The less up-tempo pieces are certainly atmospheric and often attractive. Generally, however, they are delivered in a manner that doesn’t maximise their memorability. When Edward Elgar came up with a self-evident hit in his Pomp and circumstance march no. 1, he knew exactly how to deploy it: as he famously remarked to his friend Dora Penny, “I’ve got a tune that will knock ‘em – knock ‘em flat”. Coates, on the other hand, sometimes seems all too conscious that he is writing “light” music. He seems to lack that Elgarian killer punch and to eschew over-the-top emotion in favour of something more reticent or, as Tim McDonald accurately describes it in his excellent Naxos booklet essay, “prim and proper”. [Mr McDonald’s contribution, incidentally, is well worth a mention in its own right. At no less than 14 full pages long, it is a very substantial and worthwhile component of this release.]

When it comes to performances of light music, no-one would suggest that we’re looking for the intellectual or emotional depths we expect to find in the works of more “serious” composers. If we anticipate that the finest Bach, Beethoven or Bruckner will challenge us to think more deeply about the human condition, we surely want little more from Eric Coates than that he should divert us by pleasurably taking our minds off both our immediate tasks (Calling all workers) and the humdrum preoccupations of daily life (By the sleepy lagoon). As such, detailed criticism of performances is unnecessary: the question is simply whether or not we enjoy listening. Adrian Leaper certainly leads accomplished and effectively delivered performances of all the pieces. They adopt, it’s true, consistently slower tempi than those found in my comparative recordings (see below), but they are no less enjoyable. I don’t imagine that the Slovak musicians had had any acquaintance with Coates’s scores before they made these recordings, but they are clearly accomplished enough to adapt to the composer’s idiom with obvious success. Even though the original Marco Polo recordings are now 30 years old, they come up very well on this Naxos reissue so that sound quality is of no real concern at all.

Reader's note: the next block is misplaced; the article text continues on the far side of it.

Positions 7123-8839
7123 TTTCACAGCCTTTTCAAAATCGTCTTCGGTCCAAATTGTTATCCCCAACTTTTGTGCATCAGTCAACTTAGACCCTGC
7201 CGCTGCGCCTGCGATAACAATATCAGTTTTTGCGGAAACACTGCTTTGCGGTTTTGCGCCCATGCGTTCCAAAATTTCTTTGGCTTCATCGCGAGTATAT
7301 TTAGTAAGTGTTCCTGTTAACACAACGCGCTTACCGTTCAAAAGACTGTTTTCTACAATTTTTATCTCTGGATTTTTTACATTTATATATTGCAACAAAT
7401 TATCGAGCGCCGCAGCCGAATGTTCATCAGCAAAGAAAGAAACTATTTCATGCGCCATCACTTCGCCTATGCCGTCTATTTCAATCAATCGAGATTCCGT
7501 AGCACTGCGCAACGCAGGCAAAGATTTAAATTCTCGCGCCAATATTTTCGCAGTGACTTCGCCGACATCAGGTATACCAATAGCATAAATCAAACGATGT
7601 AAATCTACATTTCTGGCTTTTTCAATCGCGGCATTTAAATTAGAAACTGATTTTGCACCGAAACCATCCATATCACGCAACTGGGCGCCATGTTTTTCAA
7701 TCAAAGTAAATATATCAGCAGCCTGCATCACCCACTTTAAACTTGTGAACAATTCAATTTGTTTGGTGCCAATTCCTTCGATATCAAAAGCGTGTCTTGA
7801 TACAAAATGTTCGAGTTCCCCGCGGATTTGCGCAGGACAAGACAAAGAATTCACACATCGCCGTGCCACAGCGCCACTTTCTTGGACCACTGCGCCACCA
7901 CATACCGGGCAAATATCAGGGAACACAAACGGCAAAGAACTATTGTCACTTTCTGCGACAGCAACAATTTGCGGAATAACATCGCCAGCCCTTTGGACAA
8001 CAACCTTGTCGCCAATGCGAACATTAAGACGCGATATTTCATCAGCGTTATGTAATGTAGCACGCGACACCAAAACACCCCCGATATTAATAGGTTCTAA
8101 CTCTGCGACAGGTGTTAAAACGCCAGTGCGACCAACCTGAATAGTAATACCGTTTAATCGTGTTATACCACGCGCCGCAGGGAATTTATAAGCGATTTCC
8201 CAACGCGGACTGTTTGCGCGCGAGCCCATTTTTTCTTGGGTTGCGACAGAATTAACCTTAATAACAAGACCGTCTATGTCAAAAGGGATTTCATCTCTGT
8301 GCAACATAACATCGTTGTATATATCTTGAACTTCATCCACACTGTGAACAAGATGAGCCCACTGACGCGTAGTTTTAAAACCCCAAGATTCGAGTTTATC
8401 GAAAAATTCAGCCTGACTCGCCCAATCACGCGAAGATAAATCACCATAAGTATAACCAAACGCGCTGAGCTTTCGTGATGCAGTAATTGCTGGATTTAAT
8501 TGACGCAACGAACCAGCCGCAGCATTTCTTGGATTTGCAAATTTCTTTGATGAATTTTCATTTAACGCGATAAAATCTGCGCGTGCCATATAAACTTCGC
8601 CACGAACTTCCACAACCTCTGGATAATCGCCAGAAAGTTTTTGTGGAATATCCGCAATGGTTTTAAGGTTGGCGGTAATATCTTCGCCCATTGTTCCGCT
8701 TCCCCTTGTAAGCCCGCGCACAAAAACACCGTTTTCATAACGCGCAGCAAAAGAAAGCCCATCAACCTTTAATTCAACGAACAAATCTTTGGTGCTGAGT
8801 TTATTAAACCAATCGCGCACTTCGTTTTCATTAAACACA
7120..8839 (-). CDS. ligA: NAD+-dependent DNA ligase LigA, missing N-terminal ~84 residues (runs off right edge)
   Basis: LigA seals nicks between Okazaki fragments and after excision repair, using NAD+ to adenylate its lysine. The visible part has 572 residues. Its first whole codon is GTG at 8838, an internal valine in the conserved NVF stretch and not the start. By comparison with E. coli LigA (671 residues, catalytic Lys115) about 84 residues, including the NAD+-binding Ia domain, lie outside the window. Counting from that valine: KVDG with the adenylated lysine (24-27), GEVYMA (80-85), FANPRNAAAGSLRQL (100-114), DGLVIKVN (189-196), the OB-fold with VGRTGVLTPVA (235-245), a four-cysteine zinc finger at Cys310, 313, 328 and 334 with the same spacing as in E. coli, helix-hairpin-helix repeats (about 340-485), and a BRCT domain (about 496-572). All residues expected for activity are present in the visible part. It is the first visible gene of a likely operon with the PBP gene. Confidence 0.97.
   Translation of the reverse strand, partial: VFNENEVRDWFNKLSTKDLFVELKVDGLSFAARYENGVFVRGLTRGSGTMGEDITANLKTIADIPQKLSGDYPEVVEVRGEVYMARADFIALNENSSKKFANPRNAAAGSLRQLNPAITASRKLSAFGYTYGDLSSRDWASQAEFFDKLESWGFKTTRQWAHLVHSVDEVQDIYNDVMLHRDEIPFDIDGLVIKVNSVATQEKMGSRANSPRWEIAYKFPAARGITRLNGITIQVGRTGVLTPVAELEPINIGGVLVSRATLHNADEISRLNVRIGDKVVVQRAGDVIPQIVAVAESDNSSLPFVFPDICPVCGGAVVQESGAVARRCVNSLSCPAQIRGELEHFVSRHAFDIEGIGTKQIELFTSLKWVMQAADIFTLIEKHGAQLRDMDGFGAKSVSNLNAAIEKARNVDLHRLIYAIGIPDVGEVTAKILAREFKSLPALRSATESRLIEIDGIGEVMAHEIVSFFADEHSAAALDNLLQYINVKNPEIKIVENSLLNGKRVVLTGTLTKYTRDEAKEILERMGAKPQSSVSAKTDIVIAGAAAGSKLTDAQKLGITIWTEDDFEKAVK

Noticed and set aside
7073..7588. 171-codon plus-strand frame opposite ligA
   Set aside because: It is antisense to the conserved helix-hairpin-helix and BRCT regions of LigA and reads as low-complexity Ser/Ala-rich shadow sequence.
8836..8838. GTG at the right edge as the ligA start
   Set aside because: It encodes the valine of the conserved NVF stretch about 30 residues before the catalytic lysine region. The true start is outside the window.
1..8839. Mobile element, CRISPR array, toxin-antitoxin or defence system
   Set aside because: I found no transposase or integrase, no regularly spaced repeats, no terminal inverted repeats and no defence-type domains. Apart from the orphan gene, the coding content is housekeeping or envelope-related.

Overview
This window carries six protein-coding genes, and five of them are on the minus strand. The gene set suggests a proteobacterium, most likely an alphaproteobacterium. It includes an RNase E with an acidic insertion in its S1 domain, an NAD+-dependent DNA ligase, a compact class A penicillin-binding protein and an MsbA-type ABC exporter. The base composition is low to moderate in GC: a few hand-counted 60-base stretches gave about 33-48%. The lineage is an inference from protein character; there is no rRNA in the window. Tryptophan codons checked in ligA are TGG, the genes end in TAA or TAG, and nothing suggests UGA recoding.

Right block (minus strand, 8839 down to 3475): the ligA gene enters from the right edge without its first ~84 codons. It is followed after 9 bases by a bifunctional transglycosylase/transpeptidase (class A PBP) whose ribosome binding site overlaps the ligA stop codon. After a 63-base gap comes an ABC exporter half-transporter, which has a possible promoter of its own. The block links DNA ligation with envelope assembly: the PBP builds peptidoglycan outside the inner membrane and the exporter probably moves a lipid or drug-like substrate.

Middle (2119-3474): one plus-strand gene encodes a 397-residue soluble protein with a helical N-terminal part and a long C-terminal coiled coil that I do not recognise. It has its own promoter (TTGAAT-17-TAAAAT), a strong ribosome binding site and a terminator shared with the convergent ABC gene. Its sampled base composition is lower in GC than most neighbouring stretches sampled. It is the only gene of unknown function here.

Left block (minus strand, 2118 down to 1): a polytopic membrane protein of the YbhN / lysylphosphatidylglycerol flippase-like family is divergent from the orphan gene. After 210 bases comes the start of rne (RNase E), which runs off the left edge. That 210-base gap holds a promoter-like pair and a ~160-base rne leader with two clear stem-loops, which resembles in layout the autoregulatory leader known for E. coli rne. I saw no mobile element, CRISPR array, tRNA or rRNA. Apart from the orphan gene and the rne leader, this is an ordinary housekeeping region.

What about those competitors? I’m afraid that I haven’t had the opportunity to hear any of John Wilson’s recordings, though my late colleague Ian Lace was sufficiently complimentary to nominate at least one of them as a MusicWeb Recording of the Month. I do, however, have Sir Charles Groves’s two-disc survey of Coates’s oeuvre, recorded in the 1960s and 1970s and digitally remastered for its 1988 reissue (EMI CD-CFPD 4456), which features good but notably reverberant sound. Some listeners may, indeed, consider that sound on the disc under review suits the composer’s modest intentions rather better. Nevertheless, the Groves set includes everything on Leaper’s disc apart from The selfish giant and also adds quite a bit more (the Saxo-Rhapsody, Wood nymphs, At the dance, The three Elizabeths suite, Music everywhere, From meadow to Mayfair suite, Man from the sea and The three bears phantasy). It might be worth keeping an eye open for a used copy. The same is true for a couple of discs, issued long ago in Naxos’s British light music series, that collected some of Eric Coates’s own recordings that were made between 1926 and 1940 and generally exhibit lighter textures and sprightlier tempi than either Groves or Leaper. If, however, you don’t already possess either John Wilson’s discs or any of the older recordings – or if you’re looking for a single “greatest hits” collection – then Adrian Leaper may well be your man.

Rob Maynard